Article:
The Womack Journal: If at first you don’t succeed

Editor’s Note: Warren Womack of Bluff Creek has kept a journal of every deer and turkey he killed since 1968. Going into the 2022-23 season, his lifetime count is at 387 deer and 93 turkeys. We share some of those delightful stories here as hunters prepare for another Louisiana deer season.

Bow kill #245, Dec. 6, 1997

I’m setup on my favorite creek crossing and it’s below 32 degrees, clear and still with a hard frost. I used a small Mini Mag flashlight to walk in. My arrival at the familiar tree was timed just right to be able to climb and set up my stand, on the east side of the creek, at first light.

With years of hunting experience I’ve noticed on these cold mornings when the frost starts dripping the deer start moving. This morning was no different. During the warm up it was 8:35 a.m. when I saw two does headed my way to cross the creek from east to west. The lead doe was a good 25 yards ahead of the second one. I wanted to shoot while sitting, but she came too close. At the last minute I had to stand up for the 6 yard shot.

Sometimes, especially when it’s colder than normal, it’s difficult for me to shoot under 10 yards and I missed her. My arrow had passed in front of her shoulder under her neck. After they left, I had a serious talk with myself about missing “easy” shots after working so hard for the opportunities. I nocked another arrow and hoped for another chance.

It was 8:50 a.m. when a group of six deer came in from behind me after crossing the creek from the west to east. This time my shot was at 7 yards and I missed again. Evidently that conversation about missing didn’t help. My two arrows were stuck in the ground about 6 feet apart.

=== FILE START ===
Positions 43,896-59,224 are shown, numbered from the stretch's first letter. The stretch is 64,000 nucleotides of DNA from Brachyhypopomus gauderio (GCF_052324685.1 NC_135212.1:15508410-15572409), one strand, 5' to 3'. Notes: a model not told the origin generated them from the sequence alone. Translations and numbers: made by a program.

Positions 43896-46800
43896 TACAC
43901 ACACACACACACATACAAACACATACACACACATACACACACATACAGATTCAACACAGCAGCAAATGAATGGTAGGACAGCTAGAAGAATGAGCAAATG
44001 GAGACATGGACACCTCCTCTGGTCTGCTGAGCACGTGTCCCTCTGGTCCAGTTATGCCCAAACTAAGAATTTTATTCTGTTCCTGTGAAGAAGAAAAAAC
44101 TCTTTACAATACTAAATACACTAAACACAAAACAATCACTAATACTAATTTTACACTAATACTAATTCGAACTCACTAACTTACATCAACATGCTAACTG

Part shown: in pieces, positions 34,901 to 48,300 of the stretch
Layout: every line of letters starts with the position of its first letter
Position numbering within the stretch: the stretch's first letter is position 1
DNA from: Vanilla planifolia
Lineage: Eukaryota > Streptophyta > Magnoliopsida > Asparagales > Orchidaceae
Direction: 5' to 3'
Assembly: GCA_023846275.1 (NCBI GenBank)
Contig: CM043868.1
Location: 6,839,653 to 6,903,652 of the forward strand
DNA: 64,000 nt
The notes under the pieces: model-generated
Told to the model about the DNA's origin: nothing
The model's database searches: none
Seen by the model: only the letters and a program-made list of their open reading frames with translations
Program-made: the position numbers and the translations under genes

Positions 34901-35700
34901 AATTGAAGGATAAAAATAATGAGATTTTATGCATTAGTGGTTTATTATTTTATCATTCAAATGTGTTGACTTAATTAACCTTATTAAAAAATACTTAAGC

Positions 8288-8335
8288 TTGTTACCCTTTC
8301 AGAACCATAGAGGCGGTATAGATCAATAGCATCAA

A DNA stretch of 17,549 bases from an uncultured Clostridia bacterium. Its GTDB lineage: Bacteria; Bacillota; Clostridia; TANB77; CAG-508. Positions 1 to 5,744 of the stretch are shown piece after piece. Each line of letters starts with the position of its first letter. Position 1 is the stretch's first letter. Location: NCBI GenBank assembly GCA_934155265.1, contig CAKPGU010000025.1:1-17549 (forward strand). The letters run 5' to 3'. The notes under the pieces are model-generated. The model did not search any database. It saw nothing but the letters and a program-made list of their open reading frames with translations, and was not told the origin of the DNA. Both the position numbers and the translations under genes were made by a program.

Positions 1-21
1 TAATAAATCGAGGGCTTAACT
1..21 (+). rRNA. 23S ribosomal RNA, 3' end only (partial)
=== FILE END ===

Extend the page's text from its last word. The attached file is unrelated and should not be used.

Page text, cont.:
As soon as I shot, my reaction to the miss was to reach down pull another arrow from my quiver, and nock it on the string. The last doe in the group was a little slow and passed in front of me as she was leaving. I bleated to her and she stopped, but a tree blocked my chances for a shot. As she moved on I bleated again, and she paused. This time there was a lot of limbs and twigs between us but I could see a “killing spot” exposed through a small hole and shot at the center of that hole. She was broadside and I saw the arrow hit her tight, behind her shoulder. It really felt good. I love a perfect shot, especially after back to back misses.

I stayed in the tree another 30 minutes just enjoying the beautiful morning. If I hadn’t had a deer down, I think I would have stayed there all morning. Once down, I stepped off my shot at 17 yards. Walking the compass bearing in the direction that she had ran, I cut a blood trail about 30 yards out and found her at 90 yards. After pictures and video show and tell, I field quartered her. It was a challenging hour pack-out from bottom land to high ridges headed back to my truck.

Note: She was my 44th deer kill with my Acadian Woods one piece recurve.

You can read more from The Womack Journal here.

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